Courage in stressful situations and the desire to help the most vulnerable comes in many sizes and shapes.
Mykayla, a seven-year-old St. Albert girl, kept her cool after her grandmother fell on ice and dislocated her shoulder in - 20 C weather.
On Friday, March 11, Alberta Health Services Emergency Medical Services presented her with a Youth Citizen Award for outstanding care and courage. It was only the second youth award presented in the last 12 months.
“It is given to a youth under emergency situations who shows extra bravery and courage in calling EMS. We like to recognize youth so they can understand how much we appreciate them,” said Jillian Maier, public education officer, Edmonton zone EMS.
Mykayla’s initial response to the award was simply, “I’m happy.” But after a bit of probing, the Grade 2 student admitted, “I was feeling nervous and a little scared. I wasn’t really sure I wanted to come. I’ve never been somewhere like this before.”
The horrible adventure started on a calm but freezing cold Sunday morning. Mykala and Cynthia, her grandmother, returned from church and stopped to pick up mail at their superbox. While Mykala sat in the car parked in front of the mailbox, Cynthia navigated the ice-covered sidewalk.
“I reached into my pocket to get the key and the next thing I knew, I was on the ground. I was surprised there was no feeling in my left arm. Cars were going by but they couldn’t see me,” said Cynthia. “My first thought was I was paralyzed. I tried moving my left arm and it felt detached. I was really scared and thought it might be severed.”
The situation was extremely dire as Cynthia’s feet were wedged under the mailbox. Sitting in the car, Mykayla was listening to music unable to hear her grandmother’s cries for help. When Cynthia failed to return, Mykayla jumped out to investigate.
“I’d never seen grandma like this before. I knew she was hurt,” said the young girl, who normally enjoys calmer moments playing sports, reading, drawing, and crafts.
Sprinting to the nearest house, she rang the doorbell. When no one answered, Mykayla returned, asked her grandmother for the cell phone. She texted her mother, who was at work, and dialed 911.
“She gave [EMS] our address and told them about the mailbox. She described how to get there and described the cars parked on the street and that’s how they were able to find them,” said Malini, Mykayla’s mother.
Bill Hilton, an Edmonton-based paramedic, was the first to arrive. The dispatcher put out a call as a no-lights, no-siren, non-serious fall. Normally Hilton, who was nearby, would not have answered. But because of the extreme cold, he responded.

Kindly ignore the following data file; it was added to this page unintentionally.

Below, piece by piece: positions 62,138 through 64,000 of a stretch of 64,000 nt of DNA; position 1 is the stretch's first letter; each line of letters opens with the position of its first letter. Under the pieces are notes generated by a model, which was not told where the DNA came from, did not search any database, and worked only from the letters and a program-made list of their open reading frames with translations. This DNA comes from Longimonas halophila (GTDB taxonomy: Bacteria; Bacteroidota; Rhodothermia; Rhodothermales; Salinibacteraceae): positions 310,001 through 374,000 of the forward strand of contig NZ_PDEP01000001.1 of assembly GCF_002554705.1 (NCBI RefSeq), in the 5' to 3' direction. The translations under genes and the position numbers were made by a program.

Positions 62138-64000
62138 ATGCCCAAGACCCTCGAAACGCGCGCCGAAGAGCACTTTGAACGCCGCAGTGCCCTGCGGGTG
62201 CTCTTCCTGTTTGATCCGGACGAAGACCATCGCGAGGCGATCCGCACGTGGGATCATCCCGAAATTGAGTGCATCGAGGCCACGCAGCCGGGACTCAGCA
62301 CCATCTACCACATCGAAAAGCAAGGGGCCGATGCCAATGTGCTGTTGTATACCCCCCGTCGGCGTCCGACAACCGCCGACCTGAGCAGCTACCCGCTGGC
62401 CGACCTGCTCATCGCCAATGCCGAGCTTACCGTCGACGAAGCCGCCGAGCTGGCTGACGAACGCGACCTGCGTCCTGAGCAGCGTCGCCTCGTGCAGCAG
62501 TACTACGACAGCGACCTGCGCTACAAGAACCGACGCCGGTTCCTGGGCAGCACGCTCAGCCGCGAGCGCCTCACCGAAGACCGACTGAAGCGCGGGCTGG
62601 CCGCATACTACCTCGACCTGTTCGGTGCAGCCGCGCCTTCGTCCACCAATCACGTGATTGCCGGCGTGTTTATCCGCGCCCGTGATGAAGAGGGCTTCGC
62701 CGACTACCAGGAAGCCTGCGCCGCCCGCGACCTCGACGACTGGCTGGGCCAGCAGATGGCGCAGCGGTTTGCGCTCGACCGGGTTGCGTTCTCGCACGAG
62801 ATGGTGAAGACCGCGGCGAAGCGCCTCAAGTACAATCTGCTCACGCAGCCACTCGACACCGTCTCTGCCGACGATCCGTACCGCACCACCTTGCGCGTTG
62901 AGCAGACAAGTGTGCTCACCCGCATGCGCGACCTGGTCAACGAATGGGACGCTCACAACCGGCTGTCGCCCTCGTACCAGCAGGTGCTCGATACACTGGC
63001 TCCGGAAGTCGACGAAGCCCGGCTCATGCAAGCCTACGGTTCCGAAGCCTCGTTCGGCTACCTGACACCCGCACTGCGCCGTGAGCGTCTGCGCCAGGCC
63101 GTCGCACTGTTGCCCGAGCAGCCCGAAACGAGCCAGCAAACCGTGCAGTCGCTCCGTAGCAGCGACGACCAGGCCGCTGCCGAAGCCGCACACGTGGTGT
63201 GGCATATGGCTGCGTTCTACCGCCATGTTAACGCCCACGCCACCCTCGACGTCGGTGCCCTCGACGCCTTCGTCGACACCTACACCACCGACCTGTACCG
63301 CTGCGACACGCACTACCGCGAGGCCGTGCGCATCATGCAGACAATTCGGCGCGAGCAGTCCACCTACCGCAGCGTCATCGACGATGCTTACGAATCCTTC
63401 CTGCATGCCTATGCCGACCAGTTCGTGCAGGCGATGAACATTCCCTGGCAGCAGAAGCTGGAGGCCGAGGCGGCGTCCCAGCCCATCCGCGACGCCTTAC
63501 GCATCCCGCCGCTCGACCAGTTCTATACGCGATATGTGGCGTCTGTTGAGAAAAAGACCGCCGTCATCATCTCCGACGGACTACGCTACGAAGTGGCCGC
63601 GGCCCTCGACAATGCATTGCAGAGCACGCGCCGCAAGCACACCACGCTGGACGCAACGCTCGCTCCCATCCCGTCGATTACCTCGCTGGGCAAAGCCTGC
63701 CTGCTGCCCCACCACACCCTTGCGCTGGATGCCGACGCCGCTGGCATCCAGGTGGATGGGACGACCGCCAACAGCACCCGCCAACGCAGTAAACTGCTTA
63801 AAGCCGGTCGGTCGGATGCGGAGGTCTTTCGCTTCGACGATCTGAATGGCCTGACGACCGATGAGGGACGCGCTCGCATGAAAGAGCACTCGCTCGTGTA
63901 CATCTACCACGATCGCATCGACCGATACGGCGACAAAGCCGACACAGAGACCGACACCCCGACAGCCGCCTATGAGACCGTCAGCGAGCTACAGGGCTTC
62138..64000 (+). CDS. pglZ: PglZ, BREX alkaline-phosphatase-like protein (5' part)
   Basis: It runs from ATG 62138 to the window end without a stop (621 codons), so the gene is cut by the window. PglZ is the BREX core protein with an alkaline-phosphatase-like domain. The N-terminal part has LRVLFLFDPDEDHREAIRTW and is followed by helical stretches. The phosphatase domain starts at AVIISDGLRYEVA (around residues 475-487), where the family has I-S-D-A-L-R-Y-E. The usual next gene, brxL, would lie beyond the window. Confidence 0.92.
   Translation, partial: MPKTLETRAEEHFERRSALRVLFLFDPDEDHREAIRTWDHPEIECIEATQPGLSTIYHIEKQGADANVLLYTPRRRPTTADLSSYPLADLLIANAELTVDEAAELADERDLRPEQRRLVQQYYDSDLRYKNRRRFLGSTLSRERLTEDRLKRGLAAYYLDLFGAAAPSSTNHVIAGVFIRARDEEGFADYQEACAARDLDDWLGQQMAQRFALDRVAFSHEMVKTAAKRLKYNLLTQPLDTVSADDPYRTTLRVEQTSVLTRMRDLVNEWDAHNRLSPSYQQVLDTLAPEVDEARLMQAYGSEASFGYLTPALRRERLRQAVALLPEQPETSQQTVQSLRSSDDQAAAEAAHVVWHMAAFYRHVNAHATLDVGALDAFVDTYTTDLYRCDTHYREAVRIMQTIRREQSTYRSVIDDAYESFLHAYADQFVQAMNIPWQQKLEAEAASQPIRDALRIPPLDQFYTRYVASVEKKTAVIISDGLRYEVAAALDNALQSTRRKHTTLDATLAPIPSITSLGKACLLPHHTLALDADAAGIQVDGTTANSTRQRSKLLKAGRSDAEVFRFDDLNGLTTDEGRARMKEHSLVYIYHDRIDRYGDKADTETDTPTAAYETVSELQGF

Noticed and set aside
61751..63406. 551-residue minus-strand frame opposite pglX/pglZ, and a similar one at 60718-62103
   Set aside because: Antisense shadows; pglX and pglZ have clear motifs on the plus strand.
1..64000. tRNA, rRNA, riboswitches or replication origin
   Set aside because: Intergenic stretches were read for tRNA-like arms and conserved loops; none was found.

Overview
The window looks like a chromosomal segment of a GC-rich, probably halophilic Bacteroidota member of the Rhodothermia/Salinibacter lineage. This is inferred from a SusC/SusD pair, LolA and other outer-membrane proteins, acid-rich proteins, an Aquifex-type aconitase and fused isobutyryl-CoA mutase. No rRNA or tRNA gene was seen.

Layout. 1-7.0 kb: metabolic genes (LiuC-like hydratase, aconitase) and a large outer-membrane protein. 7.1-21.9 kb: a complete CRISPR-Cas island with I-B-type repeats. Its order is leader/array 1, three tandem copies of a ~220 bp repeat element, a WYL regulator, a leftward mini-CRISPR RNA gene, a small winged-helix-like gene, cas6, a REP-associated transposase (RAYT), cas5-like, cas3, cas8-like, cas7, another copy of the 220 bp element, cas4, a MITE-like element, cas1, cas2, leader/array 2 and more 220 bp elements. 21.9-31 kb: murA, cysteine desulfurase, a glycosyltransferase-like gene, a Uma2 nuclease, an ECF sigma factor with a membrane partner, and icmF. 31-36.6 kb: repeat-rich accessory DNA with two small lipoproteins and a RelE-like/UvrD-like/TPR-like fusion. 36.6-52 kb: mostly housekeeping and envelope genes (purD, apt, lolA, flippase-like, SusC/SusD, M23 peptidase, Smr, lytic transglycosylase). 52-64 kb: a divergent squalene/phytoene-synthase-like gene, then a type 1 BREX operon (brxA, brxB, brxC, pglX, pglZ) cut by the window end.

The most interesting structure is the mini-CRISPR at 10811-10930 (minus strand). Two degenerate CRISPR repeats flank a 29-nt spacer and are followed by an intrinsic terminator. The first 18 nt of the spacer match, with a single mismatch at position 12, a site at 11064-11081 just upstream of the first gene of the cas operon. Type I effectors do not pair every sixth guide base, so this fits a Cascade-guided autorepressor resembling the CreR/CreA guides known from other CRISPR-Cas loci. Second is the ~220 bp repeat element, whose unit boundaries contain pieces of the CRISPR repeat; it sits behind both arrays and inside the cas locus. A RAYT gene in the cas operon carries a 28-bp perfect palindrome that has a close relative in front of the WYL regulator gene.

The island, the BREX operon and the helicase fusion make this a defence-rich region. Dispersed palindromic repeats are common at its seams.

“When I turned down the street, the snowbanks were so high, I couldn’t see them. When I arrived, another lady was there and offered to help. I asked her to get blankets out of my truck. At least it would keep the wind off. I assessed Cynthia and asked Mykayla to support her grandma. Once I determined the situation, I called an ambulance and requested a quick response,” said Hilton.
Hilton and Malini arrived almost at the same time.
“Until she saw her mum, she was very business-like. Then when she saw her mum, she lost it and started crying,” said Cynthia, whose own pain was increasing by the minute.
Hilton added, “It wasn’t until that time, I saw the tears and she could relax and be seven again. Up to that point, she was telling me where Grandma hurt. She was very stoic up to that point.”
An ambulance with lights flashing and a siren blaring quickly responded.
“Attendants maneuvered her onto the spine board. It was difficult. There wasn’t a lot of room. There were snow windrows on either side and there wasn’t a lot of room to maneuver,” he added.
Mykayla’s thoughts were always with her grandmother. “I wasn’t sure I wanted her to go to the hospital. I didn’t feel like leaving her.”
Emergency X-rays later revealed a displaced humerus fracture in the left arm. It happens when the ball of the ball-and-socket shoulder joint is broken.
At the award presentation, Cynthia couldn’t stop beaming with pride.
“I was taken aback by the way she dealt with it. I lay there in total shock. I was distraught, but she got the phone and called 911. I was so proud and totally amazed.”
When Mykayla related her adventure to school friends, they responded with the kindness of innocents.
“They were surprised and speechless. They just hugged me and said, ‘Give that to your grandma,’" she said.
And as part of the reward, Mykayla enjoyed turning on an ambulance siren.